A Most Immaculately Hip Aristocrat


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WRITTEN BY JOSH RAY – MAY 2015

“Hipsters, flipsters and finger-poppin’ daddies, knock me your lobes!” I’ve got a story to tell you about “the sweetest, gonest, wailingest cat that ever stomped on this sweet swingin’ sphere.”

Described by Bob Dylan as “the hipster, bebop preacher who defies all labels”, Richard Myrle Buckley is one of history’s forgotten innovators. Adopting a Beatnik sensibility long before Jack Kerouc ventured On The Road, his Lord Buckley persona influenced everyone from Ken Kesey to Tom Waits, Frank Zappa to Robin Williams and George Harrison to Jimmy Buffett. However, his legacy is too often overlooked…

Born in Tuolumne, California’s lumber boomtown in the foothills of Sierra Nevada, Buckley would often perform on the street with his sister Nell, picking up pocket money from the stream of cowboys and lumberjacks passing through. Performing came naturally to the idiosyncratic character but the pressure of making ends meet forced him into the lumber industry, taking the incredibly dangerous role of ‘tree topper’.

It wasn’t until he set off to Mexico with his brother on an oil venture in the mid-1920s that he found his way into performing again. Only getting as far as Galveston, Texas, Buckley met a guitarist and found himself performing at San Antonio’s Million Dollar Aztec Theater. Although the manager described it as “the lousiest act I ever played in my life” – which Buckley himself confirmed – the call of show business proved too hard to resist.

By the turn of the 1930s Buckley found himself performing across Chicago and by the middle of the decade he was frequenting the mob-run speakeasies throughout the city. Eventually catching the eye of none other than Al Capone, Buckley was set up with his own club Chez Buckley by the formidable gangster. He quickly proceeded to book some of the finest jazz musicians for his club, including Louis Armstrong, Count Basie and Cab Calloway. All of whom influenced the persona he’d later gain notoriety with.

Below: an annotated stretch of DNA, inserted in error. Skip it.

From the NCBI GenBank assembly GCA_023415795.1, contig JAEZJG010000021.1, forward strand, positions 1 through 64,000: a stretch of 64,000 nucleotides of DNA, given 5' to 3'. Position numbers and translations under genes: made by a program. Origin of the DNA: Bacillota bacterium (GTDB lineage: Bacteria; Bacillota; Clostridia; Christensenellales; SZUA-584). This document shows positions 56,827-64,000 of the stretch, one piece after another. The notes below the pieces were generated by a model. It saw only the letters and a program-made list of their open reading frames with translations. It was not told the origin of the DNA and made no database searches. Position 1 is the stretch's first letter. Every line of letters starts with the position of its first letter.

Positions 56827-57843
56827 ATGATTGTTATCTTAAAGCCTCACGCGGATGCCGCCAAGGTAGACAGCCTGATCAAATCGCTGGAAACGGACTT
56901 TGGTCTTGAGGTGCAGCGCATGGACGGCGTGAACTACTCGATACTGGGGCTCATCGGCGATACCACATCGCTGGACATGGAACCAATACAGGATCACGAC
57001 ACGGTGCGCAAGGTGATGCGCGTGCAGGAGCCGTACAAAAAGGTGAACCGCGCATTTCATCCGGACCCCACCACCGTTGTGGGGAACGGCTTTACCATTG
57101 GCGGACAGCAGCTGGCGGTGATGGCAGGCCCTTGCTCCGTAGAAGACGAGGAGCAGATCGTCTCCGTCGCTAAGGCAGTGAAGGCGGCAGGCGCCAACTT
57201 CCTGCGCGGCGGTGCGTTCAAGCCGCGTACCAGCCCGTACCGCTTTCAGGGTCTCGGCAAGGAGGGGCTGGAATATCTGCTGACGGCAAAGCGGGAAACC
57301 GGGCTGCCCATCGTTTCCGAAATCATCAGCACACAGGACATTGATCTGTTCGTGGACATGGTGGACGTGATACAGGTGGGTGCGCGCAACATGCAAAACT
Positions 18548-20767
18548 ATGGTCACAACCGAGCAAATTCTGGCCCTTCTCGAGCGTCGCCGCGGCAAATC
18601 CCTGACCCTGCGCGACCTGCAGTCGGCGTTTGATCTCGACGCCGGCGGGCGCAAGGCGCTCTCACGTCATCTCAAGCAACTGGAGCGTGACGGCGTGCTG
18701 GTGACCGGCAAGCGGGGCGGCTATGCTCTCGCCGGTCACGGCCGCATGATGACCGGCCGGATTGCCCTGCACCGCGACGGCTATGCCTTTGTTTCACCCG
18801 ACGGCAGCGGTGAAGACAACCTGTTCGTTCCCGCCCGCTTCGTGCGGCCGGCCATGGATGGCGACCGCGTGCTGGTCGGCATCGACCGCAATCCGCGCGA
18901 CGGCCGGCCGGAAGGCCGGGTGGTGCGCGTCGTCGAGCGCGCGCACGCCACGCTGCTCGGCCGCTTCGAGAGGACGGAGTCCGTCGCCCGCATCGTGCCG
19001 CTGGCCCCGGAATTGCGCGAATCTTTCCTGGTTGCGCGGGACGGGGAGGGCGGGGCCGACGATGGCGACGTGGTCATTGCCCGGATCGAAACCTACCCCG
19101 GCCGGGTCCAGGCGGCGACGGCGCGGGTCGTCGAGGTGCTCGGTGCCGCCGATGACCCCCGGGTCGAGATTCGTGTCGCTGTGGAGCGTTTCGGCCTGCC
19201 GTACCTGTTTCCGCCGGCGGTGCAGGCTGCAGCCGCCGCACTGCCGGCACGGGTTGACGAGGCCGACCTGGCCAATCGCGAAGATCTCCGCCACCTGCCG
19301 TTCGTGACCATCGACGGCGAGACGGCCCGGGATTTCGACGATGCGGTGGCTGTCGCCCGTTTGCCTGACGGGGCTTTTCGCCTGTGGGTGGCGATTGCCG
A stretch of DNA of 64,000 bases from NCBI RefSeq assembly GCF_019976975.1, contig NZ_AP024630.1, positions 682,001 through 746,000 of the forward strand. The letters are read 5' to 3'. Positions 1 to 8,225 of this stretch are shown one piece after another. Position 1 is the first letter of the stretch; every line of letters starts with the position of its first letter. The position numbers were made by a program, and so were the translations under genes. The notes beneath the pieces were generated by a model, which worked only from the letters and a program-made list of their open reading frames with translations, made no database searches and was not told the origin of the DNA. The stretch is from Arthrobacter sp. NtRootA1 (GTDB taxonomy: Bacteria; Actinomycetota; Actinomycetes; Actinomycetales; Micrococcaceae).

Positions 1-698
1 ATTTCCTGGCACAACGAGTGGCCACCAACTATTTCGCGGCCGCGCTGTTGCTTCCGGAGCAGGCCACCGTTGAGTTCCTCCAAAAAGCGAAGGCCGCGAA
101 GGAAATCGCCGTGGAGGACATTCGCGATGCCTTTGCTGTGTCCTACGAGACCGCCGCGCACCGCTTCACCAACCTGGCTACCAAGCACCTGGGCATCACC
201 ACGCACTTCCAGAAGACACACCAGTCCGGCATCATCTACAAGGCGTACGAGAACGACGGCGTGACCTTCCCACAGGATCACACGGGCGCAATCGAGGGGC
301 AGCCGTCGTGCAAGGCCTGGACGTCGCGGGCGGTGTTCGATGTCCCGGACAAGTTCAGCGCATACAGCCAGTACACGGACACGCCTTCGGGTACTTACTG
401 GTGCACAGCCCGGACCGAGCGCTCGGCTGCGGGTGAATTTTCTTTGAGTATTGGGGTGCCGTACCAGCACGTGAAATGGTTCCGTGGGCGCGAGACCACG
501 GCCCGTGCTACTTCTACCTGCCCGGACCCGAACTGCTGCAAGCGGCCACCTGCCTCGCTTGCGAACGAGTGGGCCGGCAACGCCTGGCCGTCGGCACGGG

During his time in Chicago, Buckley was invited to a bankrupt circus his friend Midas had just bought and found an elegant purple robe – originally intended to be worn by elephants – that was encrusted in emeralds, rubies, sapphires, “all of fine solid glass.” Upon adorning his newfound garb, his Lord Buckley persona was born, but it wouldn’t be until a decade later that he began using it in his performances.

After a while the Chicago vice-squad forced him out of the city and in the 1940s Buckley found himself performing on the vaudeville circuit where he gained fame with his Amos n’ Andy routine, a glimpse at what was to come. During WWII, Buckley used this skit extensively on his U.S.O. tours, impressing TV personality Ed Sullivan so much that he was invited on his show no less than nine times.

In the 1950s he moved to Los Angeles hoping to break into the film industry. This never materialised, but it was around that time that he adopted his ‘Lord Buckley’ stage character; a heady combination of an aesthetic derived from the British aristocracy – complete with a waxed moustache, tuxedo and pith helmet – and the ‘hipsemantic’ of African-Americans. “Negroes spoke a language of such power, purity and beauty”, the Lord notes. “I could not resist this magical way of speaking, nor the great power it had for good in its purity and sweetness.”